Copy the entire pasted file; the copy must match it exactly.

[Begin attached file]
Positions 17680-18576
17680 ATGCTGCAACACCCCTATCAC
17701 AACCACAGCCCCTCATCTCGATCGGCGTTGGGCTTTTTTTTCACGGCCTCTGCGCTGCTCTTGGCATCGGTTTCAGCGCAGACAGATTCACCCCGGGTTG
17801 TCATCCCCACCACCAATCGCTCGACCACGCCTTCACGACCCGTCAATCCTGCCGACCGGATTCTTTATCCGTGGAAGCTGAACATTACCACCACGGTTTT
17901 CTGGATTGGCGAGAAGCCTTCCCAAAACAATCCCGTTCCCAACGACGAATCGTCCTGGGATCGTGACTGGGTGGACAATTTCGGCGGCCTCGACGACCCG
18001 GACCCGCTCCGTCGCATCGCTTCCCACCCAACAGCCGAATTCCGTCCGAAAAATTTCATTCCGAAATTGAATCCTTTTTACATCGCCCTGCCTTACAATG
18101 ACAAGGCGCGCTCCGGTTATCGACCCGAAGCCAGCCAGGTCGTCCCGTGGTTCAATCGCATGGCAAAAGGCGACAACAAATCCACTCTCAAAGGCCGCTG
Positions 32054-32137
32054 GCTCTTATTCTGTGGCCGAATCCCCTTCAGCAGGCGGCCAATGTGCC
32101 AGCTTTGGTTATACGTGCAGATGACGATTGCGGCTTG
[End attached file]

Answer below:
Positions 17680-18576
17680 ATGCTGCAACACCCCTATCAC
17701 AACCACAGCCCCTCATCTCGATCGGCGTTGGGCTTTTTTTTCACGGCCTCTGCGCTGCTCTTGGCATCGGTTTCAGCGCAGACAGATTCACCCCGGGTTG
17801 TCATCCCCACCACCAATCGCTCGACCACGCCTTCACGACCCGTCAATCCTGCCGACCGGATTCTTTATCCGTGGAAGCTGAACATTACCACCACGGTTTT
17901 CTGGATTGGCGAGAAGCCTTCCCAAAACAATCCCGTTCCCAACGACGAATCGTCCTGGGATCGTGACTGGGTGGACAATTTCGGCGGCCTCGACGACCCG
18001 GACCCGCTCCGTCGCATCGCTTCCCACCCAACAGCCGAATTCCGTCCGAAAAATTTCATTCCGAAATTGAATCCTTTTTACATCGCCCTGCCTTACAATG
18101 ACAAGGCGCGCTCCGGTTATCGACCCGAAGCCAGCCAGGTCGTCCCGTGGTTCAATCGCATGGCAAAAGGCGACAACAAATCCACTCTCAAAGGCCGCTG
Positions 32054-32137
32054 GCTCTTATTCTGTGGCCGAATCCCCTTCAGCAGGCGGCCAATGTGCC
32101 AGCTTTGGTTATACGTGCAGATGACGATTGCGGCTTG